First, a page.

Winter 2008                                                                                                                               Volume 2, Number 1






The United Nations General Assembly has proclaimed 2008 as the International Year of Planet Earth. Read more about IYPE and be sure to look for this logo on related 2008 NGWA events.









BL Myers Bros of PA from Glenmoore, PA, does it all—all wells, including: residential, geothermal, monitoring, recovery, production, irrigation, and dewatering, as well as soil borings and probably any other type of well or hole you can think of. Their fleet, capable of auger, air rotary, mud, coring and direct push technologies, includes everything from small all-terrain rigs to the most current Atlas Copco T4W.


A recent visit to observe an afternoon of drilling with BL Myers’ driller, Ron Barrage, and helper, Jason Good, found them doing two straightforward holes: a residential water well and a geothermal well. The customers they are working for, on the other hand, have very different philosophies of home construction.


The first site was a very beautiful — and huge — house for Bentley Homes. This home is under construction in a million dollar sub-division in Malvern, PA, near Philadelphia. The once rolling hills and horse pastures have no rural water system, hence each home will require its own well.


Barrage likes the double carrousel of the T4W because it gives him 400 ft of well depth on board. In this part of the country, 400 ft will let him drill a good percentage of the wells required and their water truck carries more pipe, if necessary.


The new Bentley site’s well reached a total depth of 375 ft with a flow of 20 gallons per minute (gpm), which is average for this neighborhood. The well







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Wash your car in the car wash rather than in your driveway. Car washes are connected to water treatment systems that can handle the oil and other contaminants that rinse off of your car. If you wash your car in the driveway, these chemicals run into storm sewers which may discharge directly into a stream. Storm sewers are not equipped with the treatment facilities to handle these pollutants.



just across the street put out 30 gpm at the 400 ft depth. Barrage says he likes to see at least five to ten gpm for a residence.


For a residential location, BL Myers sets 8-inch surface casing to bed rock, which in this case in 32 ft. From there the crew will continue to air drill with a 6-inch bit to total depth.


Barrage has been drilling for 2-1/2 years and said that with the T4W, he was able to begin drilling with little training. “Understanding the fundamentals of drilling and rigs, I was able to jump right on the rig and go to work,” he says.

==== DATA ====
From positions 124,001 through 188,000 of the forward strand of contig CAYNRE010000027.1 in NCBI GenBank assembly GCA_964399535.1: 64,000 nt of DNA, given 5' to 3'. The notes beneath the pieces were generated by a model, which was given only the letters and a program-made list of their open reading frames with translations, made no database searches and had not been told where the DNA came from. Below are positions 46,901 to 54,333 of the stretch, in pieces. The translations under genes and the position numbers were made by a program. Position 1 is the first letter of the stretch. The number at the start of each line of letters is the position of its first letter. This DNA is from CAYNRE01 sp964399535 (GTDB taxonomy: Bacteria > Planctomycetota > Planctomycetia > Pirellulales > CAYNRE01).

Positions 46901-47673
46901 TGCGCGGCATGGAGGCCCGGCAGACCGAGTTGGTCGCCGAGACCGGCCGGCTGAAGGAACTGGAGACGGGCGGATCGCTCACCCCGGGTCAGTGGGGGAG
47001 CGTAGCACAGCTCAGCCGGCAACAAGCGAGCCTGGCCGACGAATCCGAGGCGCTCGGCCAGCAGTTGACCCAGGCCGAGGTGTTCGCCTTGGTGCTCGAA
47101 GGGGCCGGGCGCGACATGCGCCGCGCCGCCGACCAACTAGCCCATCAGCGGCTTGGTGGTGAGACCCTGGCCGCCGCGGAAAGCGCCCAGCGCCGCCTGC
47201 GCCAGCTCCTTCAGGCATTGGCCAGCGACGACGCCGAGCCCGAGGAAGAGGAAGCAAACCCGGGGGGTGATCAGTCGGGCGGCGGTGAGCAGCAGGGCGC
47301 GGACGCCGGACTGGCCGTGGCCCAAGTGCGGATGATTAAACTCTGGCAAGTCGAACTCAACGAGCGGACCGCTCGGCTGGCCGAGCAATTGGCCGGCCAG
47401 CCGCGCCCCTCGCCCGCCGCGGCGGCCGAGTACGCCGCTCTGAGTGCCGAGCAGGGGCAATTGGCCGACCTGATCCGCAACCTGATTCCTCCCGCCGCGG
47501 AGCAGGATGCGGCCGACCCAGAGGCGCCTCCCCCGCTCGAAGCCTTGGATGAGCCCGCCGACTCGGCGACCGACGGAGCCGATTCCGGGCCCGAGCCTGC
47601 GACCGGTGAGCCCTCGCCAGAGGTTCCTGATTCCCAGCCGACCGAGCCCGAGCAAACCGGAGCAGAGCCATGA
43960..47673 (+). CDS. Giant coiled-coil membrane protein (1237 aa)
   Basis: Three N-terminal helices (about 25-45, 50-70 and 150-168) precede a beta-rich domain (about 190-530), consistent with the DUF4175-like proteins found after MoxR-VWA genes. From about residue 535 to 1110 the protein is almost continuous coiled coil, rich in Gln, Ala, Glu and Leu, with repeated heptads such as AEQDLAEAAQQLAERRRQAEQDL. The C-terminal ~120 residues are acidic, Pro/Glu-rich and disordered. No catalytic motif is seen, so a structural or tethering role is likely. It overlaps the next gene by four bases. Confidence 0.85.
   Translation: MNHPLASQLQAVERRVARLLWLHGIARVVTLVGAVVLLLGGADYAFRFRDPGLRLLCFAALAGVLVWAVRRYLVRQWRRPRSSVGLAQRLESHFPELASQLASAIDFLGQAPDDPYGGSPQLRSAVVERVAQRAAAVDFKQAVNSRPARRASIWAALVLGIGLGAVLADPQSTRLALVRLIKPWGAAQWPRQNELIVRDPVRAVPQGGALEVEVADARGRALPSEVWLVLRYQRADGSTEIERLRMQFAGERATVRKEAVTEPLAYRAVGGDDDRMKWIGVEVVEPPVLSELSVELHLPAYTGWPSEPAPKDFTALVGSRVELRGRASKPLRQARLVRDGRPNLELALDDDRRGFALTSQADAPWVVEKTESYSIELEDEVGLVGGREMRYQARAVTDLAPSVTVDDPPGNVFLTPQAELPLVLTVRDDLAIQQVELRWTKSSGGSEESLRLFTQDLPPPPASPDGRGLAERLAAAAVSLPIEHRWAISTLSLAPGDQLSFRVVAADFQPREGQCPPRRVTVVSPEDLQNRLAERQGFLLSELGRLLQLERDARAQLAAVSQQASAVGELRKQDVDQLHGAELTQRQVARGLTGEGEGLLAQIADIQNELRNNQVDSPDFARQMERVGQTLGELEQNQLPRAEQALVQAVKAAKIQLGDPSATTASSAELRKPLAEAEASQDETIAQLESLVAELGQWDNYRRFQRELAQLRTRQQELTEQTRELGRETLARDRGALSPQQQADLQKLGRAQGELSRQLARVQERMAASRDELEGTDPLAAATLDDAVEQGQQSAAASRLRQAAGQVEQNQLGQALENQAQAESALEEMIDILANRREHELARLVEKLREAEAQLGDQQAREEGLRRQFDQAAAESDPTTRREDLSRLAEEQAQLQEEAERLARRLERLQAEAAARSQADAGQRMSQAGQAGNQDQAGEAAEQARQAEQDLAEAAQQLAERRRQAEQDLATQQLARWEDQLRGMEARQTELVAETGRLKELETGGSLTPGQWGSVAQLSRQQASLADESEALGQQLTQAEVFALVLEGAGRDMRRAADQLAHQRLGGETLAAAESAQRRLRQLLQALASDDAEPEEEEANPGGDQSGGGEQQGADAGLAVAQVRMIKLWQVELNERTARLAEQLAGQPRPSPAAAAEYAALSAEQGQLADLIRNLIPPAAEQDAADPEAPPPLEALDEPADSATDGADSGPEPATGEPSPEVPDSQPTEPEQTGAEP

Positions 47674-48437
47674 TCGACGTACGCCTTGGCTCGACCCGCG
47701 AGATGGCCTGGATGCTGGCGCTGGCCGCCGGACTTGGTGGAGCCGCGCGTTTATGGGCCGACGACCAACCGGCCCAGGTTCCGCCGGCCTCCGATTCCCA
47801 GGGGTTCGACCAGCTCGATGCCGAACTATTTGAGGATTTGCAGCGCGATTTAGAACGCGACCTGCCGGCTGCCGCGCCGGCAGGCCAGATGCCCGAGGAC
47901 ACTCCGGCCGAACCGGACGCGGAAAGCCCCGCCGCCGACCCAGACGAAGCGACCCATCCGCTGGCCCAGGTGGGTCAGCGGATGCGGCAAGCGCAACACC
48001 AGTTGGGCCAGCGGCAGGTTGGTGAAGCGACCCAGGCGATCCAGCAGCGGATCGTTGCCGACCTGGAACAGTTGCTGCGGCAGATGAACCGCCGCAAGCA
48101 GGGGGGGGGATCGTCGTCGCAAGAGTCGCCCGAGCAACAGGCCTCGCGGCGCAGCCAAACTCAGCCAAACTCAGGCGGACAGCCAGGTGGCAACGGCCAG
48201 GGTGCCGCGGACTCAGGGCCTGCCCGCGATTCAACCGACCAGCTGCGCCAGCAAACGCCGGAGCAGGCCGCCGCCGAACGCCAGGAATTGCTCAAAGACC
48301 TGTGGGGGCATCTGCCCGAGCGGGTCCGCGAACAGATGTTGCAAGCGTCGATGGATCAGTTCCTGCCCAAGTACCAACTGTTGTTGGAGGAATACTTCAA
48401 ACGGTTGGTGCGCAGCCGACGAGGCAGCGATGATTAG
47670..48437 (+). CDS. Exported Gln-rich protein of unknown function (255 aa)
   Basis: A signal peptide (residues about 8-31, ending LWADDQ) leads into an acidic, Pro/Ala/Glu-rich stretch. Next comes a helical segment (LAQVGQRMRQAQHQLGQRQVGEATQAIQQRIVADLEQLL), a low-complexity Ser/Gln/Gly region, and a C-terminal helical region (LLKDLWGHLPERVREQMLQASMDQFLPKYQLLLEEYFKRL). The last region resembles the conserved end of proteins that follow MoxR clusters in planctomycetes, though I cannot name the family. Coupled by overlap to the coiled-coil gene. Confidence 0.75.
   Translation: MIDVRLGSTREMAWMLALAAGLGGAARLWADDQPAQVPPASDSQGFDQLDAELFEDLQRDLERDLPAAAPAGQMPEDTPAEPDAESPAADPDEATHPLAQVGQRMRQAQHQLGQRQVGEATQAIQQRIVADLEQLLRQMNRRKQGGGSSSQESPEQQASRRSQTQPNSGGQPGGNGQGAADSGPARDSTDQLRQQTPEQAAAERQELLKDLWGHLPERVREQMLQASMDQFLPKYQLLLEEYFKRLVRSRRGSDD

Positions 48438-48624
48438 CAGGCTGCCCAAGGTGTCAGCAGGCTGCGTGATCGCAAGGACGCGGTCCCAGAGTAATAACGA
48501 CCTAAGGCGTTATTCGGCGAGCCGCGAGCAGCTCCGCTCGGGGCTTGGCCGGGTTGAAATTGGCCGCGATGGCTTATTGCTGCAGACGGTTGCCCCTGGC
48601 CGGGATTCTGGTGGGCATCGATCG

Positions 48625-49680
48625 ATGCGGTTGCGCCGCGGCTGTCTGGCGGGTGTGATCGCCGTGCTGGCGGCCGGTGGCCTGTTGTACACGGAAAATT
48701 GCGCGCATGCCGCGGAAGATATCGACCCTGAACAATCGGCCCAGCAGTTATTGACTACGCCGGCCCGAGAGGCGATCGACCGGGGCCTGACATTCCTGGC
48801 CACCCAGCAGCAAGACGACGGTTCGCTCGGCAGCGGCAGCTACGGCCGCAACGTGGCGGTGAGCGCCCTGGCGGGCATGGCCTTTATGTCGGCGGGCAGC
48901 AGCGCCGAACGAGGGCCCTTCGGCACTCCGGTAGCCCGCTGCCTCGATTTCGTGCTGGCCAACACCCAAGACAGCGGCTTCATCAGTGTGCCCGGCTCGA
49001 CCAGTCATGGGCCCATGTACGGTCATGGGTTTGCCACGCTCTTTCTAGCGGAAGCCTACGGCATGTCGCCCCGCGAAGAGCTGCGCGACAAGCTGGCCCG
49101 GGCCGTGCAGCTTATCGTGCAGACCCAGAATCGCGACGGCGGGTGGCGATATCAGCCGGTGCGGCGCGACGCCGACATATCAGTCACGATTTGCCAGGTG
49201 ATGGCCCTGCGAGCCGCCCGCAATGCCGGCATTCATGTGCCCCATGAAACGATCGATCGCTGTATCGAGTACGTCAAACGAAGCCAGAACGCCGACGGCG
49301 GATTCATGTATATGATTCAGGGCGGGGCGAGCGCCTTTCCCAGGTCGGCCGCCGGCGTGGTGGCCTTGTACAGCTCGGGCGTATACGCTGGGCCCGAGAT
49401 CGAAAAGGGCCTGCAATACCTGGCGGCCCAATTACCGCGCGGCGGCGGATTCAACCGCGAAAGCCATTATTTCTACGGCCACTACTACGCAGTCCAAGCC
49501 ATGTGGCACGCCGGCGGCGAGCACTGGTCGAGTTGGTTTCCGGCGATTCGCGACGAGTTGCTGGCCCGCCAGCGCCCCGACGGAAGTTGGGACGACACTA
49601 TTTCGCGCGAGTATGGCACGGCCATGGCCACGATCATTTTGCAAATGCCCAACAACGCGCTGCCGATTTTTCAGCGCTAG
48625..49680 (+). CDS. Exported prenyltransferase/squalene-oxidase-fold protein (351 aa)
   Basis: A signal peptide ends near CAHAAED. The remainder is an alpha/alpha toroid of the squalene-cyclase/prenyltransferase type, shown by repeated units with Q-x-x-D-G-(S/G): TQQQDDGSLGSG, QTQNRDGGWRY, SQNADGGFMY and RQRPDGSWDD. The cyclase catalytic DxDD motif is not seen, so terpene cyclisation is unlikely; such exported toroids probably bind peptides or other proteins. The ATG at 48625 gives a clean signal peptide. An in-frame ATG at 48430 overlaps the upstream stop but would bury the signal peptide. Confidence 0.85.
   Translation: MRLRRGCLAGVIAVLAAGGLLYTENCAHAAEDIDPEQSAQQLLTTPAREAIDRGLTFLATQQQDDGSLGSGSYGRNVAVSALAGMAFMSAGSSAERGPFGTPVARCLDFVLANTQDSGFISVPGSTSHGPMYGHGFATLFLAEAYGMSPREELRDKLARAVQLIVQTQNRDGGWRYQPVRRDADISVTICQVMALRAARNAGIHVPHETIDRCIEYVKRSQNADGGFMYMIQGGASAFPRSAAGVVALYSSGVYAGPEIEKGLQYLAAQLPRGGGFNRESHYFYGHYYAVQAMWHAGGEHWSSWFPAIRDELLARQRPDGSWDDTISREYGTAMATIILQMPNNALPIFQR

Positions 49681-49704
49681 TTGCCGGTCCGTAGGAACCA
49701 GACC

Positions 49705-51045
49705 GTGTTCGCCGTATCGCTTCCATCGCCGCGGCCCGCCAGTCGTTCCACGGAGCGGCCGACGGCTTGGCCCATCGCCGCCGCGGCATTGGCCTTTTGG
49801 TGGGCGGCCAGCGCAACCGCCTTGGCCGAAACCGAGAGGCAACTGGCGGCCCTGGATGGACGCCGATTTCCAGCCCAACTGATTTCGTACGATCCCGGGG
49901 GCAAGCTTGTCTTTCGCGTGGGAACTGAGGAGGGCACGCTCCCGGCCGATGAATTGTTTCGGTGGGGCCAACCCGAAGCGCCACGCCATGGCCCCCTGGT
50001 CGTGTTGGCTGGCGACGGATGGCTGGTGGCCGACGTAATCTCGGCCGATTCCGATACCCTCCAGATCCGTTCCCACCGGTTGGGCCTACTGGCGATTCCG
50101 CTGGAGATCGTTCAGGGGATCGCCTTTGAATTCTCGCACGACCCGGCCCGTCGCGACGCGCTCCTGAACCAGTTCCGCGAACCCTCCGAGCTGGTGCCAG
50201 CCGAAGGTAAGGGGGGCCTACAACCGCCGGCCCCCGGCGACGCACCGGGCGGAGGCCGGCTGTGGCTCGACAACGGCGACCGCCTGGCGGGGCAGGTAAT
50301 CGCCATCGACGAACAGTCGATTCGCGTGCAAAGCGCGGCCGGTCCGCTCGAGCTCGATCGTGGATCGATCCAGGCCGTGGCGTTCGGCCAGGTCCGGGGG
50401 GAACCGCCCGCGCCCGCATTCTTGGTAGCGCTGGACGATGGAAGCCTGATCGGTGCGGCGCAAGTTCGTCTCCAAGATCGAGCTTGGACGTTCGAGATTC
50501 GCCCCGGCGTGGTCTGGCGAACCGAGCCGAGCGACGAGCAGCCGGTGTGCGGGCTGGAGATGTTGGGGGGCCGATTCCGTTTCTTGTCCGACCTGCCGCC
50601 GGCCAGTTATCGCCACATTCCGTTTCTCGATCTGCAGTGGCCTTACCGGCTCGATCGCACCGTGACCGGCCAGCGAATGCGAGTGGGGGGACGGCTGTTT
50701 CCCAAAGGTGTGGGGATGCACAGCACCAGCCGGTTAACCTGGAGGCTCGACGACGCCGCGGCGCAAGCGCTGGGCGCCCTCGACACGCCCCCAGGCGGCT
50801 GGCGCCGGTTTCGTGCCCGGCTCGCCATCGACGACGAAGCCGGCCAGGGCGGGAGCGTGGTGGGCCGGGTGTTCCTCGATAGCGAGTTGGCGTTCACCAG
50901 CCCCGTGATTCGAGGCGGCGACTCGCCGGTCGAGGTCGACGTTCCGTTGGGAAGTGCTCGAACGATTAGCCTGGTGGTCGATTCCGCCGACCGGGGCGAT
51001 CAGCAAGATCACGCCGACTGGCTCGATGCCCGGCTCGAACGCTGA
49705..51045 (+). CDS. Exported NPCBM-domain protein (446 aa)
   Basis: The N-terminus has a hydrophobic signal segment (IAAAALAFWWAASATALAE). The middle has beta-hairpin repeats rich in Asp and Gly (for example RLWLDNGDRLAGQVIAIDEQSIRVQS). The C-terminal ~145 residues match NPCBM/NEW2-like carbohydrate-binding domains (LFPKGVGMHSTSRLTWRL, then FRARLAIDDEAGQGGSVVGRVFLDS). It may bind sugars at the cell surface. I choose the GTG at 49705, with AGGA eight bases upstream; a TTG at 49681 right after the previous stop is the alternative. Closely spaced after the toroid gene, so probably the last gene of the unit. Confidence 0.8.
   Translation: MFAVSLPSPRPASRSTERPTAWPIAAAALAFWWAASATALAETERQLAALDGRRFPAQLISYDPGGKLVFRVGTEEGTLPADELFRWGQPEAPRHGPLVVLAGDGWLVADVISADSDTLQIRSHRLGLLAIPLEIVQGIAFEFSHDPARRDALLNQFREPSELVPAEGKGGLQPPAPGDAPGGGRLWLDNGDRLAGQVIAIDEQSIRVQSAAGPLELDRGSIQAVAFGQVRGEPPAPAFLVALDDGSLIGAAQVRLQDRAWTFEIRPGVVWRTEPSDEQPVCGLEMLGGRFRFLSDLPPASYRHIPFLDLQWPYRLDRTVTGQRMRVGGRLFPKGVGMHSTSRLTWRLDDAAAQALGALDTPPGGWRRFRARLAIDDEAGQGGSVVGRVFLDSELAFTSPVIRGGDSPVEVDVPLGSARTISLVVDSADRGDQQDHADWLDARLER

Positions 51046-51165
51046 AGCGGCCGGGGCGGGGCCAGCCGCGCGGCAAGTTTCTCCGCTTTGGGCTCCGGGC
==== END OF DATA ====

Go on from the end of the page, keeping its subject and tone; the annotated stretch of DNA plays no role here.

Quite different in comparison to the Bentley home, Gerald and Siri Hurst are building their retirement home. Jokingly, Siri calls it their “green AARP-friendly” home. After living in a two-story Tudor style home for years, the Hursts spent significant time researching their dream home. They wanted to go as green as possible, “without being silly,” says Gerald. The home they found to remodel fit their lifestyle and budget, but 95% of the home that exists today was built from scratch. Other than a few external walls and a fireplace, the home is very modern and cozy. The Hursts found that remodeling allowed for easier permitting, as opposed to totally knocking the old structure down.


From recycled-bottle carpeting and bamboo and bio-resin materials for flooring to a modern geo-thermal heating and cooling system, the



Originally, the Hursts thought geothermal would be too expensive but after working out the numbers, they saw the payback was possible. Gerald liked the fact that he could realize a return on the geothermal system in six to eight years, “This is, if oil prices stay where they are today,” Gerald comments.


Gerald wants to talk about building green to anyone who will listen. “We are really committed to this,” says Gerald. He thinks geo-thermal systems are the way of the future.

The engineer who designed their system specified two 600 ft wells, but BL Myers cam back with the suggestion for three 400 ft wells. The home sits along a creek, and with the high water level and potential backpressure, the deeper holes might have caused the wells to be more expensive to drill. “I like that the driller cam back with the change. It shows their expertise,” says Gerald.


Expertise is what makes BL Myers Bros of PA the successful business that it is. With all the capabilities for drilling and using the right equipment, like the T4W, they will be in business for many years to come.


Reprinted from the Deep Hole Driller. February 2008.